§ Subsection (1) of section three of the Emergency Laws (Transitional Provisions) Act, 1946 (which, as amended by section four of the Emergency Laws (Miscellaneous Provisions) Act, 1947, extends certain provisions of the Agriculture (Miscellaneous War Provisions) Act, 1940, relating to wheat and land drainage).
§ Section nine of the said Act of 1946 (which extends certain emergency enactments relating to legal powers).—(The Lord Chancellor.)
§ EARL JOWITT
My Lords, I think this Motion shows another vice in this system of legislation. I do not believe that, with the exception of the Lord Chancellor, one single person who is sitting in this House listening to me has the vaguest idea what we are being asked to do—not one. I have tried to find out—I admit not for a very long time—what we are being asked to do. The only conclusion I have come to is that this first regulation in the Schedule which we are now being asked to pass is nowhere to be found in this green book which is our "Bible" in dealing with this matter. So it is apocryphal from that point of view. Let me read part of the Schedule, because this shows so well the vice of the whole thing. We are asked to extend for a yearSubsection (1) of section three of the Emergency Laws (Transitional Provisions) Act, 1946 (which, as amended by section four of the Emergency Laws (Miscellaneous Provisions) Act, 1947, extends certain provisions of the Agriculture (Miscellaneous War Provisions) Act, 1940, relating to wheat and land drainage).If there is anybody, with the solitary exception of the Lord Chancellor, who can stand up in this place and honestly say that he has any idea at all what we are being asked to do, I will most gladly give way to him. I shall be very surprised if anybody accepts the challenge. I have no doubt that it is a most admirable 684 provision, but I cannot find it; it is not in this book and I do not know what the provision is.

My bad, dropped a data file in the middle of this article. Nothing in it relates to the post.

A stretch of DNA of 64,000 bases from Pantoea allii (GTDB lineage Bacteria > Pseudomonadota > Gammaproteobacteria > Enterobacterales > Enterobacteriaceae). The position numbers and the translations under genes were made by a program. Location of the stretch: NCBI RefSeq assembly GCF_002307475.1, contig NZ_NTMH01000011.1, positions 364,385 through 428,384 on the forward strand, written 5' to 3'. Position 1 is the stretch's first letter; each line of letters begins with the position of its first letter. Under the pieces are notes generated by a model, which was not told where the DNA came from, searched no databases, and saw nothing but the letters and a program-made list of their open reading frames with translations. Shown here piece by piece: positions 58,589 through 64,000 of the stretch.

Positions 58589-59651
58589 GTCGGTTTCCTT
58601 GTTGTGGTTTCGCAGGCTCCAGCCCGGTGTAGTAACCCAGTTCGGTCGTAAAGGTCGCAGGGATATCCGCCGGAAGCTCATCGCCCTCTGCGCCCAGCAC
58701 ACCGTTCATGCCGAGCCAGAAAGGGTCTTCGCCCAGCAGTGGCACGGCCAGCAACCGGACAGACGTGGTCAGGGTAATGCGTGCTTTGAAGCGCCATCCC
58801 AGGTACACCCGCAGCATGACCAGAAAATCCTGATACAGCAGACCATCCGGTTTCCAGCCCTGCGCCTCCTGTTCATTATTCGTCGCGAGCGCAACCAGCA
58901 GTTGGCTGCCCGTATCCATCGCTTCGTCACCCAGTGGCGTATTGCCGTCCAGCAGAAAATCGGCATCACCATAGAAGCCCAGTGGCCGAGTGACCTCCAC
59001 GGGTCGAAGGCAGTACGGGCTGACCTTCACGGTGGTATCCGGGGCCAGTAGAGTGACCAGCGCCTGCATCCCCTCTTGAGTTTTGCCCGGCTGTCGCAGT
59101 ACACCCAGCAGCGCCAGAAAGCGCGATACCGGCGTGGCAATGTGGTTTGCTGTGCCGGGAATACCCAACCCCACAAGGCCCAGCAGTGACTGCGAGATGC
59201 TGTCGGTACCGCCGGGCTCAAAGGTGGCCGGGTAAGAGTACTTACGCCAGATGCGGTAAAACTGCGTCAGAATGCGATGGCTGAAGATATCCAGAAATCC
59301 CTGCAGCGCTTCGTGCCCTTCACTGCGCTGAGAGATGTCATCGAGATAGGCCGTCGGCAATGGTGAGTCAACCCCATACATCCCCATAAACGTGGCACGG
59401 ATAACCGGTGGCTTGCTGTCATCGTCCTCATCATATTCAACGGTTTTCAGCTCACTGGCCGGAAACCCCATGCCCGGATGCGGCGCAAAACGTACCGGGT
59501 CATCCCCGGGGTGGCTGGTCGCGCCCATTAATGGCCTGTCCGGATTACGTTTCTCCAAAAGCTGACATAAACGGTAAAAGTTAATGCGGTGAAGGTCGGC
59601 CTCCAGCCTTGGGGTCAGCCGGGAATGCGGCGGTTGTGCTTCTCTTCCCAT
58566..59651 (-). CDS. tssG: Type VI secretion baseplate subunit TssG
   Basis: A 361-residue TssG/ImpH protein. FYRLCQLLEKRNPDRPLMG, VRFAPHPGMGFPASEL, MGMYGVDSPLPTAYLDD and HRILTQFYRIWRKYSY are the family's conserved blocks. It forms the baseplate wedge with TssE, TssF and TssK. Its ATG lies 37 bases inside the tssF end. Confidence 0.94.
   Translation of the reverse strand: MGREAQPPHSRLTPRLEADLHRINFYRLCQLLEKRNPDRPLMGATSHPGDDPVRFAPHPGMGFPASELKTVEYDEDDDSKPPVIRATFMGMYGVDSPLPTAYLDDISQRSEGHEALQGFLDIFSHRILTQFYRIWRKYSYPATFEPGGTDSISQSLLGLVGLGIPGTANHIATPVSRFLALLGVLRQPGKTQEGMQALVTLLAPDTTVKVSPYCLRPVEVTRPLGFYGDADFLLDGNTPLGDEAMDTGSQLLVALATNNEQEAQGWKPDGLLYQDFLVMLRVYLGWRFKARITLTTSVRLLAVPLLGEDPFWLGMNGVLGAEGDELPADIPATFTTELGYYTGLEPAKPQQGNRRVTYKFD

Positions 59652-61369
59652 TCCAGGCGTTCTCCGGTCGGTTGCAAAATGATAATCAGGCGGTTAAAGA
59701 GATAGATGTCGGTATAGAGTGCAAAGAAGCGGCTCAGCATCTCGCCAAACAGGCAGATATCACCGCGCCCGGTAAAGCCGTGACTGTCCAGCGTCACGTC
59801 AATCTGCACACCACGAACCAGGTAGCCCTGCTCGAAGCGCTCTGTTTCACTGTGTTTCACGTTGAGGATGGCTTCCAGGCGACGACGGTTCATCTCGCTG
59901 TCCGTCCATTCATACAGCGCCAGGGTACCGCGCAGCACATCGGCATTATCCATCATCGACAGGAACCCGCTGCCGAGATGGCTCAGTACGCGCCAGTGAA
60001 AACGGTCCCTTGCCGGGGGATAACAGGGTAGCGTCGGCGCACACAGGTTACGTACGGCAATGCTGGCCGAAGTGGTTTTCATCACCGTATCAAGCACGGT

It is absolutely wrong that the "food" should be served up to us in this sort of condition. Put down in simple language the reasons why we are asked to extend and we can all understand it; but it is not right—I protest about this; there is something serious in this—that we should be asked to extend a regulation couched in language which allows no one, with the exception of the Lord Chancellor, to understand what we are asked to do. In this particular case I am perfectly certain there is no evil intent behind it, or anything of that sort; but as a matter of principle it is wrong. If you come to this House and ask that this House should extend a regulation for a year, you ought to make it possible for a reasonably intelligent member of the House, who devotes a reasonable amount of time to trying to understand what he is being asked to do, to understand what it is all about. I, at any rate, am not in the position of knowing what it is about, and therefore I do not attempt to criticise the regulation. I do not know what it is or what it does, or anything about it at all. I say no more, but I hope your Lordships will in future support me in refusing your assent to regulations couched in this language that no one can understand.
THE LORD CHANCELLOR
My Lords, perhaps I maybe allowed one word, although I said that I would move this Motion formally. I hope that the noble and learned Earl will add to the one person who, he says, understands this—the Lord Chancellor—the ex-Lord Chancellor who moved it on so many occasions.
THE LORD CHANCELLOR
Having said that, may I ask the House to absolve me from a further speech upon this Motion? When I opened the debate on all the Motions, including this one, on the last occasion, I did refer to the substance and terms of this regulation—indeed, some of your Lordships, much to my gratification, congratulated me on the clarity with which I did it. Therefore, may I crave your Lordships' 685 indulgence and not repeat what I said on the last occasion, but simply put the Motion to the vote?
§ On Question, Motion agreed to: the said Address to be presented to Her Majesty by the Lords with White Staves.